This is followed by the team parade where team members take to the track to start their personal relay. This is also a time for costume judging. Every year enthusiastic teams, often with a theme, will show their true colours. Any guesses as to what Relay stalwarts the Sisters of the Sacred Heart of Elvis will be wearing?
    After the parade, the main stage lights up with locally grown entertainment. First up:  Live in Stereo. Other entertainers to follow include Starland Sadie, Band O’ Coots, and taking the midnight slot is Fire Coulee Bandits.
    In a Relay For Life tradition, at 10:30 p.m., the Luminary Ceremony will take place. This starts with a minute of silence and one by one, the luminaries, small bags that are bought in dedication of those who have won the battle with cancer, those who have lost, or those who are still battling, are lit. In short work, the track is illuminated with all these wishes. Luminaries can be purchased in advance from ScotiaBank in Drumheller as well as online. They will also be available onsite.
    Throughout the night emcee Jason Blanke will be holding court directing the action, which includes all kinds of other activities including possibly a limbo contest, a head shaving, face painting, and to get the blood going in the early hours of Saturday morning, a rooster calling contest.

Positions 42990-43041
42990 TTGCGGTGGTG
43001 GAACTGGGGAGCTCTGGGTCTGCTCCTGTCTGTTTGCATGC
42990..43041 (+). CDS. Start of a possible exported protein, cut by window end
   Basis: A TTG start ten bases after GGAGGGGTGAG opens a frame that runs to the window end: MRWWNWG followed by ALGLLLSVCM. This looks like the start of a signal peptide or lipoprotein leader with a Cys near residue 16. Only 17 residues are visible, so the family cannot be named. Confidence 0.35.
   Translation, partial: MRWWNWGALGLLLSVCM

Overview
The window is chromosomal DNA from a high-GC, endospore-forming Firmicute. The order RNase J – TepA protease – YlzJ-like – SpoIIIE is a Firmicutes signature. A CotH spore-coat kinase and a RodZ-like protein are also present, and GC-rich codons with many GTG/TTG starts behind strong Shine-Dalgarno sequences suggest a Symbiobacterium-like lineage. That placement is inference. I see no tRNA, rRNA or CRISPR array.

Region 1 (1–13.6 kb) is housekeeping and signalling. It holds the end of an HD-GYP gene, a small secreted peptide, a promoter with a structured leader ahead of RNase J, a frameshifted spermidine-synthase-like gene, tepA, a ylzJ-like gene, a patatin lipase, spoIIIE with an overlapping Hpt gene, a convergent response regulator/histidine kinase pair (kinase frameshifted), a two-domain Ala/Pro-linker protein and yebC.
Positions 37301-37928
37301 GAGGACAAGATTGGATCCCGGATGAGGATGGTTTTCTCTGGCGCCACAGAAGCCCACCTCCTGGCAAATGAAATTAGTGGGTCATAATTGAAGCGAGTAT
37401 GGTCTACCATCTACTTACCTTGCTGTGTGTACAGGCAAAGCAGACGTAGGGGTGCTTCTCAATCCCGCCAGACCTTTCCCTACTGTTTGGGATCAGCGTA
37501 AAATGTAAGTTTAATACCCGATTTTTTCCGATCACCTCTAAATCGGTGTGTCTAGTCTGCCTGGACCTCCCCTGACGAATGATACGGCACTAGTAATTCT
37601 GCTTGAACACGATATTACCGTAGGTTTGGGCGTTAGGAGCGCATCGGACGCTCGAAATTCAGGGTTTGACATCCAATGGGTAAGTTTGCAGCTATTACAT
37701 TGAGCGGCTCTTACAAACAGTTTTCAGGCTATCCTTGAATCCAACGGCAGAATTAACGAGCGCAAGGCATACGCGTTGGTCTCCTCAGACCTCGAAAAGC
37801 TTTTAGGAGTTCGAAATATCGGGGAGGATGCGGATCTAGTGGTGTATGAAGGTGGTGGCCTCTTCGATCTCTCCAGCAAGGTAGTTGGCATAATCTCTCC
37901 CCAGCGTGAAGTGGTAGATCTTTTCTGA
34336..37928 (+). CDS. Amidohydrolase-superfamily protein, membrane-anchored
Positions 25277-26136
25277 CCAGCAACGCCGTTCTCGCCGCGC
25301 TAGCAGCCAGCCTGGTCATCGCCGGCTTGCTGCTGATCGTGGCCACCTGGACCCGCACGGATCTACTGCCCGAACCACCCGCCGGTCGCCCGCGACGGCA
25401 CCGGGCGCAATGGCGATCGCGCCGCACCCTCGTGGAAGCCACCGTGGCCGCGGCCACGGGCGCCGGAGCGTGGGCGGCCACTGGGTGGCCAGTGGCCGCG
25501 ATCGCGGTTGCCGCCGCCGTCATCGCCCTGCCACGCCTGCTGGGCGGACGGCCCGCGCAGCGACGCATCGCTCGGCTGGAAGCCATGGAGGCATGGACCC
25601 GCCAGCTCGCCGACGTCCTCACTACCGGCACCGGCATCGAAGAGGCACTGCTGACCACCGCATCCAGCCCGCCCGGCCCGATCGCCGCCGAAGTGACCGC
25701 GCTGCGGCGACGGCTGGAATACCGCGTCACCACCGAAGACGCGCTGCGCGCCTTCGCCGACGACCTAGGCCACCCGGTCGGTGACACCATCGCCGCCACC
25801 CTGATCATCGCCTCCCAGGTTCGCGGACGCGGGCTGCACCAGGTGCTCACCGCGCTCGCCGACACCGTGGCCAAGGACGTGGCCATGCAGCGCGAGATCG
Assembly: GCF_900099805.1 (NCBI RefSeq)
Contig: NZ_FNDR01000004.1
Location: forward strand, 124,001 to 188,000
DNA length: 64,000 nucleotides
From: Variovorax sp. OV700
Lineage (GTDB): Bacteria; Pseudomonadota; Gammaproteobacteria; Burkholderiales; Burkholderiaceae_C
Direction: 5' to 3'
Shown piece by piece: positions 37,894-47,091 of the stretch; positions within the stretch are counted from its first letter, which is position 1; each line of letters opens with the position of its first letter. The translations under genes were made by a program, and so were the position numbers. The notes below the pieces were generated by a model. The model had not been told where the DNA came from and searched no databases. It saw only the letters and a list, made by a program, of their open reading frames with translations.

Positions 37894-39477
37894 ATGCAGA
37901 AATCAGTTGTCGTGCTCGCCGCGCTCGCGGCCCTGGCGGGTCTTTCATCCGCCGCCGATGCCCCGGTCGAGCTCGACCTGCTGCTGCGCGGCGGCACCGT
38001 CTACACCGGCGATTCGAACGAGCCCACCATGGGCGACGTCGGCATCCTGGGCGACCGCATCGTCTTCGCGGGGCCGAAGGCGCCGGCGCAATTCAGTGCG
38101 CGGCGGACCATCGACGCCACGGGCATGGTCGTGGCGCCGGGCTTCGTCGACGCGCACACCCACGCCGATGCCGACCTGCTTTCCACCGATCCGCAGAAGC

Martin is grateful for the support the Relay continues to garner from the community and is confident the event will break the $1 million mark.
    “We are sure hopeful,” said Martin.
    To prepare for this year’s Relay, Martin said there is a volunteer’s meeting at the Stampede Barn tonight (Wednesday, June 9) at 7 p.m. to organize for this year’s event.

Wintering Hills wind project earns government’s OK

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    The Wintering Hills wind power project has jumped another hurdle, as Suncor Energy has won regulatory approval to build its planned 88-megawatt turbine near Drumheller.
    Suncor Energy Products said Monday the Alberta Utilities Commission had approved the installation of up to 55 turbines on 6,475 hectares of private land 21 kilometres southeast of Drumheller.
    “This is an important milestone," said Suncor spokesperson, Sneh Seetal.
    “It brings us one step closer to Suncor’s largest wind power project to date.”
    In peak operation, the project can be expected to generate enough clean electricity to power approximately 35,000 Alberta homes.
    This output is the equivalent of 200,000 tonnes of carbon dioxide a year.
    The project is expected to be completed towards the end 2011.
    Construction will begin this summer.
    “Wind farms are able to be constructed in fairly short order,” Seetal said of the rate of development.
    Suncor said they had conducted “extensive” public consultation, using letters to land owners, open houses, public meetings with Wheatland County, ads in local papers, and consultation with 27 land owners within a 2 kilometre radius of the proposed site.
    Suncor Energy products currently has joint ownership of four wind farms already in operation, with a combined generating capacity of 147 megawatts.